Development and Implementation of a Blended Learning Environment on an Inpatient Internal Medicine Team: A Pilot Study

Hdl Handle:
http://hdl.handle.net/10675.2/605638
Title:
Development and Implementation of a Blended Learning Environment on an Inpatient Internal Medicine Team: A Pilot Study
Authors:
Hatzigeorgiou, Christos; Carson, Thaddeus; Wyatt, Tasha; Beidas, Sary ( 0000-0002-6514-0210 )
Abstract:
Development and Implementation of a Blended Learning Environment on an Inpatient Internal Medicine Team: A Pilot Study Hatzigeorgiou C, Carson T, Wyatt T, Beidas S. Background We have witnessed an increase in the use of web-based collaborative software in recent years in undergraduate & graduate education and corporate operations. The notion of “anytime, anyplace” communication is characteristic of the millennial population and has facilitated the growth and integration of a blended or hybrid learning platform. However, there are limited reports and use of this communication platform in medical education. We propose that the setting of a high demand, inpatient clinical rotation with limited face-to-face time are ideal for the use of collaborative software, and expect this integration to positively influence medical education. Methods We set out to explore the practical and novel use of a collaborative software application. We compared the usefulness and functionality of several software options which included standard file sharing on a department hard-drive, Share-Point, Desire2Learn, Cerner “social media” application, and Box. The selected software application was chosen based on ease of use (collaborative & interactive potential), portability (smart phone / tablet operational), alerts, and HIPPA compliance. A post-experience survey tool was developed by our research team to measure the following important areas in medical training: impact on Learning Environment, Communication of Goals, Feedback, and Promotion of Self-Directed Learning. Results Completed surveys by all levels of learners (3rd and 4th yr medical students and all three levels of internal medicine residents) are underway. We anticipate descriptive statistics based on the learners self-assessment and reflection on how a collaborative software application impacts usual operations during an inpatient clinical rotation and its influence on learner growth and development. Conclusion Ultimately we chose Box and have pending survey data based on this “social media” intervention in a busy, high demand clinical environment. We look forward to the results of this innovative use of collaborative software and anticipated positive impact on medical education.
Affiliation:
Department of Medicine
Issue Date:
Mar-2016
URI:
http://hdl.handle.net/10675.2/605638
Type:
Other
Language:
en_US
Description:
Poster presented at the 2016 Health Sciences Education Day
Appears in Collections:
2016 Health Sciences Education Day

Full metadata record

DC FieldValue Language
dc.contributor.authorHatzigeorgiou, Christosen
dc.contributor.authorCarson, Thaddeusen
dc.contributor.authorWyatt, Tashaen
dc.contributor.authorBeidas, Saryen
dc.date.accessioned2016-04-17T19:53:04Zen
dc.date.available2016-04-17T19:53:04Zen
dc.date.issued2016-03en
dc.identifier.urihttp://hdl.handle.net/10675.2/605638en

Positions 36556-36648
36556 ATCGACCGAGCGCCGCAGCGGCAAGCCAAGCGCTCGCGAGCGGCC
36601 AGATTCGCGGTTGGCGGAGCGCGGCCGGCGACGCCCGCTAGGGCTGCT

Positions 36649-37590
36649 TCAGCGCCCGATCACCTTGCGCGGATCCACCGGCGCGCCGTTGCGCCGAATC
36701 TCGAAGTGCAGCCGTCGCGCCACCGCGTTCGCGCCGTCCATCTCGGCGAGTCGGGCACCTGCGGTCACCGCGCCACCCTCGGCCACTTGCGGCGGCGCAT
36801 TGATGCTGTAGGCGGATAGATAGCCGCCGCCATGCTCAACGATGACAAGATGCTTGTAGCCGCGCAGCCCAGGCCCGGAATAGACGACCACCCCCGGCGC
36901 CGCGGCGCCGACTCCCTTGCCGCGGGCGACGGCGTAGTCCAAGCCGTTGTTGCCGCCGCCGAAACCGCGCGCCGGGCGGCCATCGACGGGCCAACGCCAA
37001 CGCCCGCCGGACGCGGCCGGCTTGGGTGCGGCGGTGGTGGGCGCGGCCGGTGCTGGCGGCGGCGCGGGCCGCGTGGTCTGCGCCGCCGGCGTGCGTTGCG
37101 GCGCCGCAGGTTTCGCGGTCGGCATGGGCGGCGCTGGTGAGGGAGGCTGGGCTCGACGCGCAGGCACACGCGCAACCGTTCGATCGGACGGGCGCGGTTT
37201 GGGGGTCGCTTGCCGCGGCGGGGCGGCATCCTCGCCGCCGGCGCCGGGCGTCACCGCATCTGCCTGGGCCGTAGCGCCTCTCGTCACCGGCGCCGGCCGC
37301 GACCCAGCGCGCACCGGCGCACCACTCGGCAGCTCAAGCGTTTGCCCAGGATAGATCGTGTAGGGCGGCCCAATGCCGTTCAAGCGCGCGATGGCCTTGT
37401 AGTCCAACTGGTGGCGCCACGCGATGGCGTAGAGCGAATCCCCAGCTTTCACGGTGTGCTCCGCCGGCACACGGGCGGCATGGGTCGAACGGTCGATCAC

dc.descriptionPoster presented at the 2016 Health Sciences Education Dayen
dc.description.abstractDevelopment and Implementation of a Blended Learning Environment on an Inpatient Internal Medicine Team: A Pilot Study Hatzigeorgiou C, Carson T, Wyatt T, Beidas S. Background We have witnessed an increase in the use of web-based collaborative software in recent years in undergraduate & graduate education and corporate operations. The notion of “anytime, anyplace” communication is characteristic of the millennial population and has facilitated the growth and integration of a blended or hybrid learning platform. However, there are limited reports and use of this communication platform in medical education. We propose that the setting of a high demand, inpatient clinical rotation with limited face-to-face time are ideal for the use of collaborative software, and expect this integration to positively influence medical education. Methods We set out to explore the practical and novel use of a collaborative software application. We compared the usefulness and functionality of several software options which included standard file sharing on a department hard-drive, Share-Point, Desire2Learn, Cerner “social media” application, and Box. The selected software application was chosen based on ease of use (collaborative & interactive potential), portability (smart phone / tablet operational), alerts, and HIPPA compliance. A post-experience survey tool was developed by our research team to measure the following important areas in medical training: impact on Learning Environment, Communication of Goals, Feedback, and Promotion of Self-Directed Learning. Results Completed surveys by all levels of learners (3rd and 4th yr medical students and all three levels of internal medicine residents) are underway. We anticipate descriptive statistics based on the learners self-assessment and reflection on how a collaborative software application impacts usual operations during an inpatient clinical rotation and its influence on learner growth and development. Conclusion Ultimately we chose Box and have pending survey data based on this “social media” intervention in a busy, high demand clinical environment. We look forward to the results of this innovative use of collaborative software and anticipated positive impact on medical education.en
dc.language.isoen_USen
dc.subjectblended learning environmenten
dc.subjectInternal Medicineen
dc.titleDevelopment and Implementation of a Blended Learning Environment on an Inpatient Internal Medicine Team: A Pilot Studyen_US
dc.typeOtheren
dc.contributor.departmentDepartment of Medicineen
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